The Soundwalk Collective (Stephan Crasneanscki, Simone Merli, and Kamran Sadeghi) defines its approach to composition as combining “anthropology, ethnography, non-narrative, psycho geography, the observation of nature, and explorations in recording and synthesis.” Its members travel. They do field work. Bessarabia—once part of the Turkish Empire, squabbled over, taken over, given back, renamed. Several days later, I remember another piece, also named The Ulysses Syndrome, which Bokaer premiered in 2013 at the FIAF World Nomads Festival. It was a duet with his father, Tsvi Bokaer, who had left his native Tunisia and wandered and worked in Europe and America before settling in a new-world Ithaca in upstate New York and raising a family. So my memory of what I saw in the garden begins to jostle against themes of discovery and rediscovery, homecomings and assumption of new identities, travels and losses along the way. Bokaer has done his own share of traveling, beginning when he was a member of Merce Cunningham’s company and continuing in his artistic relationship with Robert Wilson.
But what I’m seeing at the Cooper Hewitt is the residue of voyages: a man—elegant, enigmatic, and beautifully composed—dances in a garden, and I can hardly take my eyes off him. I want to know what he’s thinking and recalling. In “Bessarabia Ghost Tapes,” he embarks on another kind of mission from that of Ulysses. Part of the time he disappears, unless I rise from my orange chair and climb the stairs to watch him standing on a plinth, hovering near a doorway. Seen from below—he’s hidden in foliage, concealed by more strange furniture-like structures, then comes into view again on a plinth. He stands beside a bush, plucking leaves and casting them down to the lawn below. A blurry, suspicious, authoritarian voice in Soundwalk Collective’s soundscape demands, “Why are you coming here?”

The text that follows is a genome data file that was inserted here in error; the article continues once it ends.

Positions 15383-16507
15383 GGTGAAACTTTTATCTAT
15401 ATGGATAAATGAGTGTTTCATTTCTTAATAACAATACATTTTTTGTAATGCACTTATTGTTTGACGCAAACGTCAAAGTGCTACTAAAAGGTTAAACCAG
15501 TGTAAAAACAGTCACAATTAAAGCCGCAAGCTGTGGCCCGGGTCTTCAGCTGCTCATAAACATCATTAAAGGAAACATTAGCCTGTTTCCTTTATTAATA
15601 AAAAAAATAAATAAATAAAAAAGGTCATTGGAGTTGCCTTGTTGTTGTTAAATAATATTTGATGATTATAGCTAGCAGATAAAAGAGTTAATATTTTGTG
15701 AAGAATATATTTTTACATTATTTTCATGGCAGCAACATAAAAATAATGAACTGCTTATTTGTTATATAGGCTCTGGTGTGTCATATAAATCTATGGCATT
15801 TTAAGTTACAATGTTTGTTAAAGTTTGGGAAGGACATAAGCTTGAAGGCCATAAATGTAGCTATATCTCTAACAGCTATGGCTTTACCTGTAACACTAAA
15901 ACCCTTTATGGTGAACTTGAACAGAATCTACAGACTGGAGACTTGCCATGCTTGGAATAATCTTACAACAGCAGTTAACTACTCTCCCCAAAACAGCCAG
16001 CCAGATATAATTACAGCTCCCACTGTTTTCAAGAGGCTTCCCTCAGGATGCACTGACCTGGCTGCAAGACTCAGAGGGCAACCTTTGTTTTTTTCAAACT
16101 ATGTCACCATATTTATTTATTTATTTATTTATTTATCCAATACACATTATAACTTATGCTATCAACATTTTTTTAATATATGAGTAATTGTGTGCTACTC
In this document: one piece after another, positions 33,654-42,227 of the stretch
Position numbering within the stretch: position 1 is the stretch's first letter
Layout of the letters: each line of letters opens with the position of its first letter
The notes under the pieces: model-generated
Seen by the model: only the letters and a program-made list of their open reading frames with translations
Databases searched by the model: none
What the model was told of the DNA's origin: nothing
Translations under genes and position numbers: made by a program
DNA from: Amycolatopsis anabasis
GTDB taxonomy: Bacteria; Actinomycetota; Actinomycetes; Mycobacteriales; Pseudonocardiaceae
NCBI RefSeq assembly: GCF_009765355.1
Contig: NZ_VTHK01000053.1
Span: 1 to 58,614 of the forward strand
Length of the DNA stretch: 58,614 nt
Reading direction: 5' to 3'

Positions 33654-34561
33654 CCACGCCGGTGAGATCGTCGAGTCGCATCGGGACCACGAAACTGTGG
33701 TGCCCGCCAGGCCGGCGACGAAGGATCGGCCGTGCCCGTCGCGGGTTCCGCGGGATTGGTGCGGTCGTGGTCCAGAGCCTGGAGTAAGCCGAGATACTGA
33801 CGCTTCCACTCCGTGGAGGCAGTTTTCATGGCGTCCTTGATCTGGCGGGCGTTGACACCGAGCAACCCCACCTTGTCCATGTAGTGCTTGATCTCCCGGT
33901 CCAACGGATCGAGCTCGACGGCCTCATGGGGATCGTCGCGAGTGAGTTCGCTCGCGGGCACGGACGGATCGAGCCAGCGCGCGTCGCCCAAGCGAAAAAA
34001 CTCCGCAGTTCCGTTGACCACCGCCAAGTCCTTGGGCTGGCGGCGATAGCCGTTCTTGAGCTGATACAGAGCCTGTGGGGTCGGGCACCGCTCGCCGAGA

I find Bokaer again beyond the perimeters of the taped area. Is it my imagination, or have his gestures speeded up and loosened a little? He’s not doing a lot of footwork on this small mound covered with creeping plants. Movements that I think I’ve seen earlier in the evening look more intense at close range. He repeats some of them over and over, wanting us to see them, understand them. Many times, he brushes his hand around and over his head. Pulling up a concealing hood? Or nothing so literal. Using both hands to smooth a sheaf of paper? Or nothing so literal. Doing what he has to do. Then, suddenly he’s done. He bows; we applaud.
The disparity between the darkness lurking behind this work and its pleasant, convivial setting is unsettling. Perhaps that was part of Bokaer’s plan. I walk down 5th Avenue, admiring the huge old trees that flank Central Park, happy to have spent a summer evening watching fine dancing, and thankful that I have a home and family to which I can return.